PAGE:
Elton opened his set with "Love Lies Bleeding", which was not a song that I recognized, but which gave him a very good opportunity to quickly show off some of his most spirited piano playing. He followed that with "Saturday Night’s Alright (for Fighting)", a familiar hit that did a lot to pump up the audience. The early part of the set also included "Burn Down the Mission" and "Madman Across the Water", two more lesser known songs that delivered pretty well musically even if they lacked the nostalgia of familiarity. Eventually, Elton gave a brief introduction inviting the audience to feel free to sing along to an upcoming string of songs he guessed everyone would know. He then went through a sequence that included such big hits as "Goodbye Yellow Brick Road", "Daniel", "Rocket Man", "Levon", and "I’m Still Standing" (I found it ironic that he performed this one sitting down). His set ended with "Crocodile Rock", a very popular and familiar hit that helped to leave the audience in a great mood for Billy’s entrance.
As I mentioned earlier, Billy’s set opened with "Prelude/Angry Young Man" which was then followed up two more popular and fast-paced hits: "Movin’ Out (Anthony’s Song)" and "Allentown". After that came, "Zanzibar", the one song in his set that was least likely to be familiar to his casual fans. In his introduction, he acknowledged that the song was never a single and would only likely be recognizable to those that knew well his 1978 album "52nd Street". He made a point of emphasizing the fairly impressive flugelhorn solo featured in the song and presented that as a good reason not to use the unfamiliar song as an opportunity for a bathroom break. He followed that up with "Don’t Ask Me Why", another song that was never a big hit, although one that might be a bit more familiar. He returned to the bigger hits with "She’s Always a Woman", "Scenes from an Italian Restaurant", one of my personal favorites. One clever touch was stopping suddenly in the middle of a performance of "River of Dreams" for a short performance of The Beach Boys’ "California Girls". I would imagine that he picks different songs to insert there depending on the venue. He closed out his set with "We Didn’t Start the Fire", "It’s Still Rock and Roll to Me" and "Only the Good Die Young".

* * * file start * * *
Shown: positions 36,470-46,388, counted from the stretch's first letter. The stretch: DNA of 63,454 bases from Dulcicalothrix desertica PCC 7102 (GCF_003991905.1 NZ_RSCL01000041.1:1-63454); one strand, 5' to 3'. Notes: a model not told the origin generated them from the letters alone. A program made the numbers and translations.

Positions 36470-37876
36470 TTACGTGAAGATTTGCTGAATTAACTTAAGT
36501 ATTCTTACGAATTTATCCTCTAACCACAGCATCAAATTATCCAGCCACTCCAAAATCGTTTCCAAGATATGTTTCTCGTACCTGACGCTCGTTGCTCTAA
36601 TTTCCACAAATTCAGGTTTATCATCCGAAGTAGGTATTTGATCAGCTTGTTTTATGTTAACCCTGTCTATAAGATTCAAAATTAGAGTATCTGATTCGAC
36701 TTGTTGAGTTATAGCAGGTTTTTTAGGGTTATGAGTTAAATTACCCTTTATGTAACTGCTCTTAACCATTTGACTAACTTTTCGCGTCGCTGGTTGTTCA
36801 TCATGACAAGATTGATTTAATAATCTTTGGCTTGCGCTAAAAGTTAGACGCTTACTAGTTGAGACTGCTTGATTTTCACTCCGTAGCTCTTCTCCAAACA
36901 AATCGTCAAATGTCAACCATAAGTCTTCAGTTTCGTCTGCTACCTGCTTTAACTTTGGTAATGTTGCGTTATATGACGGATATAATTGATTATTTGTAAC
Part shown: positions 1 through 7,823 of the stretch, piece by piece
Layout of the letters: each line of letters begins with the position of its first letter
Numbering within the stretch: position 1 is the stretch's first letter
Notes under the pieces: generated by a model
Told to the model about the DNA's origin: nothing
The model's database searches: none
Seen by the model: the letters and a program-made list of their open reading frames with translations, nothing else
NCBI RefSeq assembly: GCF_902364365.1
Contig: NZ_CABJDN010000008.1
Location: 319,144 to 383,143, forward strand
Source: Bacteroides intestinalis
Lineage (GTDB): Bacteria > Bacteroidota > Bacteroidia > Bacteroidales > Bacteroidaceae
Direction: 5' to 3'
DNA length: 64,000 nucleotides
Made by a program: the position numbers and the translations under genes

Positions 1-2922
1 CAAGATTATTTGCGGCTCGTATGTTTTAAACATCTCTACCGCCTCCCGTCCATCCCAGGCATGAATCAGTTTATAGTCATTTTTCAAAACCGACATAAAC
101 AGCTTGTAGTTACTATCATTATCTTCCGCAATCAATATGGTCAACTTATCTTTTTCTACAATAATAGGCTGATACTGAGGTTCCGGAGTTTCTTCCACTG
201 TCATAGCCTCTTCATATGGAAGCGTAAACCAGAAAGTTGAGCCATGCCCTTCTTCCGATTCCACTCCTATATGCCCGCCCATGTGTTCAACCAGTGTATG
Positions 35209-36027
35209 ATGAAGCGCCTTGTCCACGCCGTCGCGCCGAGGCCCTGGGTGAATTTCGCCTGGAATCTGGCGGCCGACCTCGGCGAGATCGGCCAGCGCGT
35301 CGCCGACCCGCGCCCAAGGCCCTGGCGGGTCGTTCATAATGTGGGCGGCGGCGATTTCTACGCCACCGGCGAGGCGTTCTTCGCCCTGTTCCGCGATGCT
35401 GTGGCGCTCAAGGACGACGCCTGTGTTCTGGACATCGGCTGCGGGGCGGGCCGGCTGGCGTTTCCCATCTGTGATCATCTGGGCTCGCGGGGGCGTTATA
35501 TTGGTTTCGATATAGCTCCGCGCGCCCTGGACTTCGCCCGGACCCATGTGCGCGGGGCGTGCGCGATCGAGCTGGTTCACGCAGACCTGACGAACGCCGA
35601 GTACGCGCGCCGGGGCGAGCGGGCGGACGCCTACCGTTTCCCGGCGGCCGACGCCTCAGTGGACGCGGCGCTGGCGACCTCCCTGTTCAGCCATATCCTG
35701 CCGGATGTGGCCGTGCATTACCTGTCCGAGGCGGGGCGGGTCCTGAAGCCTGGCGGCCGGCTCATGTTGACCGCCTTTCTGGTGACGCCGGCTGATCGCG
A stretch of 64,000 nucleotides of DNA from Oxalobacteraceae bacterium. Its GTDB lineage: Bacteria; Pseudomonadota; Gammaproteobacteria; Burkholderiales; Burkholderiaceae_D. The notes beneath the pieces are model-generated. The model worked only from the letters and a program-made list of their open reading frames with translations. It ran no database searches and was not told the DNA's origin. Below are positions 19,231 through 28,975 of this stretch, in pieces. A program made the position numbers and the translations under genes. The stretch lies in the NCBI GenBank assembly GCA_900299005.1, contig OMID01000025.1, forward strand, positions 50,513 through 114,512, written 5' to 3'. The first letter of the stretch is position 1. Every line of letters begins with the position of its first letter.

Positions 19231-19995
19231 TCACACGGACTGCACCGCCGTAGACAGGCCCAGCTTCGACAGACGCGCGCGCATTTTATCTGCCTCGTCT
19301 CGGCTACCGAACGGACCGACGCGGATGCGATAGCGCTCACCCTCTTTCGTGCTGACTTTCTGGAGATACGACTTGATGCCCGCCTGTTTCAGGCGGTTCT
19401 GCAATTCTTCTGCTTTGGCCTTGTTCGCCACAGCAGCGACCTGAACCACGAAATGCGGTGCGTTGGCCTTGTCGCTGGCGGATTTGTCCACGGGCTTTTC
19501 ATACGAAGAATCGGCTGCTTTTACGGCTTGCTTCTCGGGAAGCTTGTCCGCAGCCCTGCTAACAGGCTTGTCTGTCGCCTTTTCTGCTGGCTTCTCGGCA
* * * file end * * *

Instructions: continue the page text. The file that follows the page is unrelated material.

Elton’s set came before Billy’s in the 1994 concert as well and looking at various reviews from other concerts in their long running series of tours suggests that this is probably always the order. I think that this is probably the wise choice. Elton’s set tends to be a bit more artistically and musically impressive, while Billy’s is flashier and faster pace. The length of the concert does make it a little bit of an endurance test. Billy is definitely the more dynamic performer of the two and I think that is what is needed to retain the audience’s attention when going into the 3rd hour of a concert.
After the two solo sets, Billy and Elton join together on-stage for a grand finale of duets. Together with their combined bands, they perform Elton’s "I Guess That’s Why They Call It the Blues" and "The Bitch is Back" and Billy’s "Uptown Girl" and "You May Be Right". All four are among the performers’ more popular and crowd-pleasing hits and play very well with the large band and the combined voices of the two singers. Next, they asked for those in the audience celebrating birthdays to wave before going into a cover of The Beatles’ "Hey, It’s Your Birthday". This was followed by another Beatles cover, "Back In the USSR", a song that has been an occasional part of Billy’s repertoire ever since his groundbreaking tour in the Soviet Union in the early 1980s.
The concert is ended much as it began, with just Billy and Elton on stage at the pianos. They close with songs that have become pretty much their signature pieces, Elton’s "Candle In the Wind" and Billy’s "Piano Man". Both are songs that the audience members at these concerts are pretty much guaranteed to know by heart. In fact, during "Piano Man", the singers allow the audience to sing the chorus, even stopping the accompaniment during the last repetition. As these songs provide such an obvious endpoint for the concert, Billy and Elton skip the old gamesmanship of fake exits and encores, which results in an almost surprisingly dignified ending to the show.
I wouldn’t say that I was quite as impressed with last night’s concert as I was with the one back in 1994. As I mentioned earlier, I was a bit disappointed that there wasn’t some intermixing of the two performers during their solo sets. I also think they played a bit better in an outdoor stadium than in the indoor arena, where the somewhat excessive amplification had a tendency to distort the lyrics. Of course, both performers are also 15 years older now and are showing their age a bit. I couldn’t help but notice that "Big Shot", which always was Billy’s most physical concert number, was absent last night as well as from the solo concert that I saw a couple years ago.
Still, despite some flaws, this was still an amazing show and very much one where I felt we got our money’s worth. If the opportunity arises to see them in concert again, I wouldn’t hesitate to go. I certainly would highly recommend the show, particularly to anyone who has never had the opportunity to see either or both of these great performers on stage.